According to employment lawyers representing people ejected by banks, Morgan Stanley is emerging as one the more generous houses when it comes to making redundancy payouts.
No one's saying precisely how liberally Mack is buttering bankers' exits, but two out of three of the lawyers we spoke to (and one headhunter) identified Morgan Stanley as a lucrative place to lose your job from. Bank of America and UBS are said to be relatively niggardly by comparison.
What amounts to a well-greased departure? "If you get six months' base salary you should generally be happy," says Philip Landau, partner at London law firm Landau Zeffertt Weir.
But what about bonuses? Unfortunately, following a ruling in 2006, banks are usually able to wriggle out of paying bonuses to dumped bankers.
All that's required is a a clause in an employment contract specifying that a bonus will be payable only if employees aren't under notice at the payment date - bankers put under notice the day before the money hits their account are legally entitled to zilch.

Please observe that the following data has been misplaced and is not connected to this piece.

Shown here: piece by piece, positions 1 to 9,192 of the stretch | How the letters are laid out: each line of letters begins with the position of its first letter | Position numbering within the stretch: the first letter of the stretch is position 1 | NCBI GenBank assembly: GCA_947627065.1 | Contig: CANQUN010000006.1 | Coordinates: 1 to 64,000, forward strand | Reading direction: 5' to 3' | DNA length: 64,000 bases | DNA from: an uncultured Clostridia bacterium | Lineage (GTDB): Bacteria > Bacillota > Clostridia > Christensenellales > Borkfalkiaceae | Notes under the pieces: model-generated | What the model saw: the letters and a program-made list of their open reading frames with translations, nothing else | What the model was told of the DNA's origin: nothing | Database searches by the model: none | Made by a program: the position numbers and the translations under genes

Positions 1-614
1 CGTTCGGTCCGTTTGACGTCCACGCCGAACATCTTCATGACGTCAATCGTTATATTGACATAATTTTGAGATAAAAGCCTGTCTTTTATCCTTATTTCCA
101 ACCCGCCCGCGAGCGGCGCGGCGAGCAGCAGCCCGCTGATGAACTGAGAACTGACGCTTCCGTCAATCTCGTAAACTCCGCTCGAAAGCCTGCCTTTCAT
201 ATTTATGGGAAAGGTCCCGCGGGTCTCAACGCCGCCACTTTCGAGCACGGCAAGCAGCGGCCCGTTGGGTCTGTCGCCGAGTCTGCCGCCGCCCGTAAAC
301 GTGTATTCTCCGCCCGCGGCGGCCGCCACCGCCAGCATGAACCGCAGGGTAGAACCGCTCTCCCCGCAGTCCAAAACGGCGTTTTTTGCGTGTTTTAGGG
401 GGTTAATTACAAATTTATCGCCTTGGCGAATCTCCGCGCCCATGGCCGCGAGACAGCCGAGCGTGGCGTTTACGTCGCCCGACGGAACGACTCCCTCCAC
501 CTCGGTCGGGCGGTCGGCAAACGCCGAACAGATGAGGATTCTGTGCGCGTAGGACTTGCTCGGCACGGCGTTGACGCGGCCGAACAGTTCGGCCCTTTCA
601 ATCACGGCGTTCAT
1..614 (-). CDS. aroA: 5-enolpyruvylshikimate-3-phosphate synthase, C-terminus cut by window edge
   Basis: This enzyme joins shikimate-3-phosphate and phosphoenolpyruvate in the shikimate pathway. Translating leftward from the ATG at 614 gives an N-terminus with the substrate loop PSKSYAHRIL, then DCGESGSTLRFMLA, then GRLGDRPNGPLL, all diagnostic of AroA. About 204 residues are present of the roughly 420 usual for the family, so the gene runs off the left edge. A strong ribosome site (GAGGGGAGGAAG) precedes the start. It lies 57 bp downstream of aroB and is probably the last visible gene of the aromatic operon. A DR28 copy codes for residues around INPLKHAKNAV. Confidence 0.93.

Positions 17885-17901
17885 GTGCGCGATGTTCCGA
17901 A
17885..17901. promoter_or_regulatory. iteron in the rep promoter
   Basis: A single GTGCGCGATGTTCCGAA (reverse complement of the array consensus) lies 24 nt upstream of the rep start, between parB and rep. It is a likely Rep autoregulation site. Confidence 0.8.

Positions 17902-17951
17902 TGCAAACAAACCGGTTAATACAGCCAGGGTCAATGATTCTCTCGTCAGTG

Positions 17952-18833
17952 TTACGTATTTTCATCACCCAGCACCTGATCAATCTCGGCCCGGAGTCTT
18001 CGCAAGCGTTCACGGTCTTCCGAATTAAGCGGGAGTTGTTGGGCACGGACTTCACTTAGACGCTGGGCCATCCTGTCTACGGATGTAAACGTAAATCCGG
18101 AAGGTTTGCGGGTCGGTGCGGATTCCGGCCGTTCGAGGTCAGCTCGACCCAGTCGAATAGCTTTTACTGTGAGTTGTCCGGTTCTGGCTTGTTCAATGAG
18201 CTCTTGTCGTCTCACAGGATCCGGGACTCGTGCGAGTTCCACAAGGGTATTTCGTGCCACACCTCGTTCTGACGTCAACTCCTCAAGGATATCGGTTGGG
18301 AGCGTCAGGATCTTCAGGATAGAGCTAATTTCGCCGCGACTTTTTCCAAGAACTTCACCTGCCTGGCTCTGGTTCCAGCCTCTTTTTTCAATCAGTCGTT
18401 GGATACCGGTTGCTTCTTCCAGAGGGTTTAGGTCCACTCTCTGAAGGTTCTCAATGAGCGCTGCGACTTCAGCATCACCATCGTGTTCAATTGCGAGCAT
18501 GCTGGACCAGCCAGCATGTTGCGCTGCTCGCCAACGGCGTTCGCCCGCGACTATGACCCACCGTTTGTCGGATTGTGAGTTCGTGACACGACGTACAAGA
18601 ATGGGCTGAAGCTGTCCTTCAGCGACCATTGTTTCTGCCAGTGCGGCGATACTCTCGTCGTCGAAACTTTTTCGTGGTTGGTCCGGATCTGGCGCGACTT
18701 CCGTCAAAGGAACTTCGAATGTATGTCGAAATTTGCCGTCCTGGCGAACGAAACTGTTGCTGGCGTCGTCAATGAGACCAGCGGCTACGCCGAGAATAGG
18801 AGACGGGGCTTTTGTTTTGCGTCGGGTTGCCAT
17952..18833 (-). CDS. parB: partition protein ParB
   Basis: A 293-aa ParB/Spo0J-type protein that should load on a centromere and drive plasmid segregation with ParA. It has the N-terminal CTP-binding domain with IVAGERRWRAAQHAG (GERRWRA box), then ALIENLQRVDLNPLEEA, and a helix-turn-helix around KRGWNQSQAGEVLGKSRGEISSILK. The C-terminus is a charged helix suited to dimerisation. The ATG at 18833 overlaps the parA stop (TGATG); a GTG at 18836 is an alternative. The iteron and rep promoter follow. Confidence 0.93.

Nevertheless, nice banks (AKA Morgan Stanley) are understood to be offering a proportion of bonuses to those who are being let go. Anything from 30% to 70% is apparently possible.
There's no guarantee that everyone at MS will have their exit greased with a pro-rated bonus, however. Elaine Aarons, a principal at law firm Withers LLP, says generalisations are impossible: "My experience is that some banks will pay pro-rated bonuses for some people and not for others. It will depend upon the circumstances."
With the law behind them, Gareth Brahams, a partner at law firm Lewis Silkin, says banks are more likely to pay an element of base salary than any form of bonus to employees they let go: "Some banks pay according to a formula such as one month of base salary per year of service. Whether that's a good deal depends upon how long you've worked there and how big your salary was as a proportion of your total compensation."